“I thought I was going to die,” says Theodorescu. “I called my wife to tell her I love her.”
Along with approximately one million other cell phone users, Theodorescu received a text alert Saturday, January 13, 2018 saying, “BALLISTIC MISSILE THREAT INBOUND TO HAWAII. SEEK IMMEDIATE SHELTER. THIS IS NOT A DRILL.”
Theodorescu had been in Hawaii to assist University of Hawaii Cancer Center (UHCC) in preparing for an upcoming visit by that National Cancer Institute for its Cancer Center Support Grant competitive renewal.
“I was getting ready for breakfast with my colleagues from UHCC when the alert crossed my phone,” he says.
“My wife, Diane, is the rock of our family,” says Theodorescu. “I made sure she knew how much I appreciate everything she does for me and our children, Thomas and Claire. I wanted to talk to them too but Diane encouraged me to wait to be sure the threat was real.”
As we know now, the text message was a mistake. A mistake made by an emergency worker during a routine drill. But for nearly 40 minutes, Theodorescu thought about what he would say to Thomas and Claire.
“I have been a physician and a cancer researcher for 30 years,” says Theodorescu. “I have been with patients and their families as they consider serious, end-of-life decisions. But I hadn’t really thought about how I would talk to my own family if my time seemed short.”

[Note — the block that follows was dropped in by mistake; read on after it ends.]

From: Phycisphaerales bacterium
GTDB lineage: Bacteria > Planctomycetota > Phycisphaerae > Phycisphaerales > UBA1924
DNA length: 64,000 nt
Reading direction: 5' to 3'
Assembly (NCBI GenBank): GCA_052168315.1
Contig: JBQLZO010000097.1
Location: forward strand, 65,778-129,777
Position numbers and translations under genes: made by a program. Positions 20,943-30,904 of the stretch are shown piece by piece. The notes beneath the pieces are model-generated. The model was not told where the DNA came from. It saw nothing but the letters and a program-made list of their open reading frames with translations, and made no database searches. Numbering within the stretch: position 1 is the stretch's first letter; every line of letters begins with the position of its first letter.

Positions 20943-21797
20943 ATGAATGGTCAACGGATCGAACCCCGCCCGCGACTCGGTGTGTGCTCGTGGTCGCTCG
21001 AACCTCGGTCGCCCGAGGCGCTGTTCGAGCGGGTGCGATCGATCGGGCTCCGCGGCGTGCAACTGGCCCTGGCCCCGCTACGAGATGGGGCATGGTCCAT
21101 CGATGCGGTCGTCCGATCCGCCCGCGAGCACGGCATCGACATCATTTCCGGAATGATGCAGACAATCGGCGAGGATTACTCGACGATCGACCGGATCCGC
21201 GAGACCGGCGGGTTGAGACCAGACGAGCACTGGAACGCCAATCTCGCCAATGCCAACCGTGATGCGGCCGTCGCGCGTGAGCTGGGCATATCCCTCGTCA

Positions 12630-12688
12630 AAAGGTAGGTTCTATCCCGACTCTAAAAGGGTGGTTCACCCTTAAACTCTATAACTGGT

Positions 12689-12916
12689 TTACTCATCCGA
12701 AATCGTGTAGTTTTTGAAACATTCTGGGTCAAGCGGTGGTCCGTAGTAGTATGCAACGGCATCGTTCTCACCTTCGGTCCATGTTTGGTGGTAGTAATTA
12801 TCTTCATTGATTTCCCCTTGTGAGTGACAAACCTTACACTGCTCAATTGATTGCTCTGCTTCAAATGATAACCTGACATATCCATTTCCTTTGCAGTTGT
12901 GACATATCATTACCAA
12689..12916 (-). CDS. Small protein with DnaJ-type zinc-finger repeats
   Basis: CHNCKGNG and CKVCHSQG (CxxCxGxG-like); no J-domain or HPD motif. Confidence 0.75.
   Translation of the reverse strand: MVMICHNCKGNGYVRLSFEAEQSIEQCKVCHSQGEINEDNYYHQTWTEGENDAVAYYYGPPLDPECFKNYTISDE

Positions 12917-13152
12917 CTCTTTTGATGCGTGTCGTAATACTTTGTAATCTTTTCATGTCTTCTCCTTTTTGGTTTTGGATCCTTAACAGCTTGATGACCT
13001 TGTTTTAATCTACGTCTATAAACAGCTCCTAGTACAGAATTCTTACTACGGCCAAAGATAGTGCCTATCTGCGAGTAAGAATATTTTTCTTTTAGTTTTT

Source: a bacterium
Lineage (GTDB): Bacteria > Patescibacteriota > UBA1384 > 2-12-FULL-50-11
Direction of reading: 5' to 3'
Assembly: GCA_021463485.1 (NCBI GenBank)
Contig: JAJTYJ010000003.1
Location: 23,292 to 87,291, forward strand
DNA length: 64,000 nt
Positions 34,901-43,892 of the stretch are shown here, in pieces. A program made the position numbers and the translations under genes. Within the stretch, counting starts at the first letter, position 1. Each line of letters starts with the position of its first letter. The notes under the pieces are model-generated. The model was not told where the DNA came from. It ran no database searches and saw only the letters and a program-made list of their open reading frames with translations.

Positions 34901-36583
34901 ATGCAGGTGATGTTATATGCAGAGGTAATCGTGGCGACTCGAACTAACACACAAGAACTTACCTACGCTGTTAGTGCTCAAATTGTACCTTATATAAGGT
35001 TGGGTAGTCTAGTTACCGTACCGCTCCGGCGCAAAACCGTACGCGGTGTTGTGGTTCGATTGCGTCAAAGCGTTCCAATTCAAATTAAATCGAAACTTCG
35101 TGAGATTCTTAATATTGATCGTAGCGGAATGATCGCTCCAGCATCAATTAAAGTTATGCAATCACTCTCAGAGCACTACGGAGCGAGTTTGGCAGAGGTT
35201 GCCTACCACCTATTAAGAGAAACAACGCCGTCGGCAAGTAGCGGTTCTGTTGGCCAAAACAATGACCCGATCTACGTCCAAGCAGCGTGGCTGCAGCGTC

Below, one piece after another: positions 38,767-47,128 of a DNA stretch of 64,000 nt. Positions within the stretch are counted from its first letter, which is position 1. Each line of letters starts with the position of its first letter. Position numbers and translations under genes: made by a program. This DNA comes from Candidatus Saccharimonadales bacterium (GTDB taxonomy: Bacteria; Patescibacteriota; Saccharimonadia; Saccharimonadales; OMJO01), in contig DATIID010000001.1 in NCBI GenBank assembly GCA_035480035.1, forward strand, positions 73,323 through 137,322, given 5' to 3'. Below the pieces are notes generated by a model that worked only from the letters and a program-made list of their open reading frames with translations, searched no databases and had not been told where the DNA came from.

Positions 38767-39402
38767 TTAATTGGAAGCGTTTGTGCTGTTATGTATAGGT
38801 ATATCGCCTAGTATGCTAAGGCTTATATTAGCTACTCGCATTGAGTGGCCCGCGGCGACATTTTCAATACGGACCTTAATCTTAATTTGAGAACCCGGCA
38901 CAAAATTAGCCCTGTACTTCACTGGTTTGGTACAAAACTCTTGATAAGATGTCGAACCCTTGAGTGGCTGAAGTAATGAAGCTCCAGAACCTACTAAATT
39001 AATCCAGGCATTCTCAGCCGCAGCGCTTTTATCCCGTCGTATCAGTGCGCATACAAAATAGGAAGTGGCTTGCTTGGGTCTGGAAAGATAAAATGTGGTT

Theodorescu credits his family with his accomplishments, saying his kids are his biggest fans. In this time before the all-clear, Theodorescu’s thoughts turned to thanking his kids for allowing him to pursue his passion for cancer research, which sometimes meant missing soccer games and birthday parties.
“After the all-clear, it was a relief to proceed with sharing information about our passion to move cancer science forward,” he says. “We know our work is important, but this experience made me appreciate the blessings in my life — my family and the privilege to carry out scientific research that may benefit patients.”
“I was worried I wouldn’t have enough time to say goodbye to them,” says Theodorescu. “When I got the word it was a false alarm, I was glad to be alive. Like so many of my patients, I’m so grateful to have the time to say these things that need to be said.”